As I’ve explained in “Touring the Balkans to promote Free Software”, I’ve recently attended a conference in Albania (FreeSB) and one in Kosovo, (SFK10). Both conferences were about Free/Open Source Software (FOSS), which can play a crucial role in the cultural, educational, economic and social development of any emerging country. In this page I describe three talks from those conferences that help to prove this point.
A presentation at FreeSB, for example, proved to me something I said last year: the greatness of FOSS is that it solves the problems that you actually have. Instead of using popular products like Moodle), the University of Vlora (UniVlora), has built its own FOSS application to manage all courses, called SIUV (Sistemi Informativ i Universitetit te Vlores). On one hand, SIUV proves again how easy it is to build your own solutions through FOSS libraries, compilers etc… even if you have a small budget and relatively little experience with FOSS.
Above all, SIUV was developed because, as explained by Ervin Ruci, local needs were quite different from those of “first world” Universities. SIUV was introduced about one year ago as part of UniVlora’s effort to “detach itself from traditional methodology. For Univlora, Moodle was simply too difficult and too different from local procedures, traditions and needs to be useful.
SIUV’s job isn’t simply to handle class schedule and registrations. It also has to assist students (and teachers) in the cultural transition to a new way of work. The concept that a student decides (within certain limits) which classes to attend is relatively new here: “it was hard to teach (how to choose courses with SIUV) to students accustomed to the old system, where the government decided which courses they would follow from day one to graduation”. SIUV 2 also was the occasion for many students to “learn the meaning of course prerequisites”. To make this change less intimidating and counfusing, SIUF developers are building an interface which is “visually similar to already familiar environments, like Facebook”.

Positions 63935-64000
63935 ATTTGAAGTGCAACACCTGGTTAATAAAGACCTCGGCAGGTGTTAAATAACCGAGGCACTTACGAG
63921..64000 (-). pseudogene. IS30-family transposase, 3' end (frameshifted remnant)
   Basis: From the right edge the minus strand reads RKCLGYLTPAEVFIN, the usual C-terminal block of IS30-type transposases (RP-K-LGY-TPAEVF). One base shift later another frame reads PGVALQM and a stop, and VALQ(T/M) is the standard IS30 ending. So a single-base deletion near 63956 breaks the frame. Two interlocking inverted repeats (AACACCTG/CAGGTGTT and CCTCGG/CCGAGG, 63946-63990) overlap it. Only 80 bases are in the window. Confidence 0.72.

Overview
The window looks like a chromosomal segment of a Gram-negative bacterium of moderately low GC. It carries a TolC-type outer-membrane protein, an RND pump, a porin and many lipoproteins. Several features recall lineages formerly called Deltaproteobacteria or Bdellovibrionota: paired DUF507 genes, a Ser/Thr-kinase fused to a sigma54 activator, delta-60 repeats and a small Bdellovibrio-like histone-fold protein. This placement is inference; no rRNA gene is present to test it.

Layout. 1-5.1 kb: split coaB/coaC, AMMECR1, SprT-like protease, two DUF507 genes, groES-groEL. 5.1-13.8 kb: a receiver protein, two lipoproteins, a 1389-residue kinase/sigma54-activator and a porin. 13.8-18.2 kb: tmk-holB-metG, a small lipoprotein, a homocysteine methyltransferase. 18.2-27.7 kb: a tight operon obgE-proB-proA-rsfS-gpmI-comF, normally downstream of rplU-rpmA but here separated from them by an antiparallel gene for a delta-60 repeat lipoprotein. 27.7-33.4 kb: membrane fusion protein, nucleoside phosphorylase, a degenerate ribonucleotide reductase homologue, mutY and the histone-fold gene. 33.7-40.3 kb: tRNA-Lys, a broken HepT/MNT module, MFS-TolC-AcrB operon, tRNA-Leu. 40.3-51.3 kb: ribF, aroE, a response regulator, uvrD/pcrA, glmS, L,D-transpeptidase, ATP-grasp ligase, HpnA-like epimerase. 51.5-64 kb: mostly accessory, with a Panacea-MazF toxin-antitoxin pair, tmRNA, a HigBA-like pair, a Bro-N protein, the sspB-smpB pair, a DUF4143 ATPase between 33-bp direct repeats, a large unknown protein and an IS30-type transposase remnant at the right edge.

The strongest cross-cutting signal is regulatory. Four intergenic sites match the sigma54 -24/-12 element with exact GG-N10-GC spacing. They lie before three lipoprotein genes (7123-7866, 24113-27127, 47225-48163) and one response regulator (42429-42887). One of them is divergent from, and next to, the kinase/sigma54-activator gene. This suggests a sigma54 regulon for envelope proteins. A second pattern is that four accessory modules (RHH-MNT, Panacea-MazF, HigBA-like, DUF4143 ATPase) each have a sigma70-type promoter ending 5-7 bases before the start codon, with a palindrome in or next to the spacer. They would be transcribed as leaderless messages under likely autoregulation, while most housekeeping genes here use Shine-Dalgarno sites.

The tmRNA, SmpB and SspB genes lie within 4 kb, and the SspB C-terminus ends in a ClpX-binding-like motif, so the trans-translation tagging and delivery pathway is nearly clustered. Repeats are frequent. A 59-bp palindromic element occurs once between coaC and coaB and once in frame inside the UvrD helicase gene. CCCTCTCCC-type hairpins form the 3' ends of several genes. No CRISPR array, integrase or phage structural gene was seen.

The next version of the software, SIUV 3, should empower users, that is allow them to define new rules, roles and functions. It should also support online courses and simplify as much as possible general paperwork and payment of fees. Full replacement of such procedures isn’t an option because payments via Paypal or credit card aren’t possible yet in Albania: the online infrastructure simply isn’t available and very few people have credit cards anyway, since they’re too expensive.
Free Software and more in Macedonia
At SFK10 I also heard a talk from Free Software Macedonia (FSM), the only NGO in that country devoted to promote Free Software. FSM works both with government institutions and private organizations and also promotes Open Standards, Free Culture and knowledge sharing.
In the last year FSM worked mostly on Free Software issues (but a festival of CC licensed movies should take place later this year). They run Ubuntu First Aid weekly meetings, Ruby or Python meetups and more at the Kika hacklab. They organize about 2 activities/year outside of Skopje to spread FOSS across the country and are in contact with similar organizations in the area like Hacklab in Mama in Zagreb, Croatia or razmenaveština in Belgrade, Serbia. At an higher level, FSM is working with the Methamorphosis Foundation and the Macedonian Ministry of Information Society to draft a national policy for FOSS, similar to those of Croatia and Slovenia. Finally, FSM follows all deployments of FOSS in public schools, to maximize their possibilities of success.
Free Software beyond computers
Systems like RapidSMS are used in countries like Malawi for literacy courses, healthcare support and nutritional monitoring. Prabhas Pokharel, an UNICEF officer, explained at SFK10 that countries like Kosovo are “prime terrain for this technology”, because they have a very young population, lots of mobile subscribers but lack of other infrastructures. As an example, Pokharel mentioned that there is a certain number of Kosovo children under 18 who were not regularly registered at their birth but “to make people count you have to be able to count people first, and monitor that they’re properly fed, get vaccines and so on”. The message here is that, using open technologies, you can build effective tools for social development in any place, spending much less than you would expect.
The recurring pattern
A common characteristic of these three stories is that they are all about high-tech, customized, local solutions and activities (even if they all rely on international cooperation!) to actual local problems that:
- apparently would have nothing to do with software
- are real, urgent problems. Not the problems that some software salesman wants you to believe you have, just because his product happens to solve that same problem!
- (above all) are possible only with FOSS!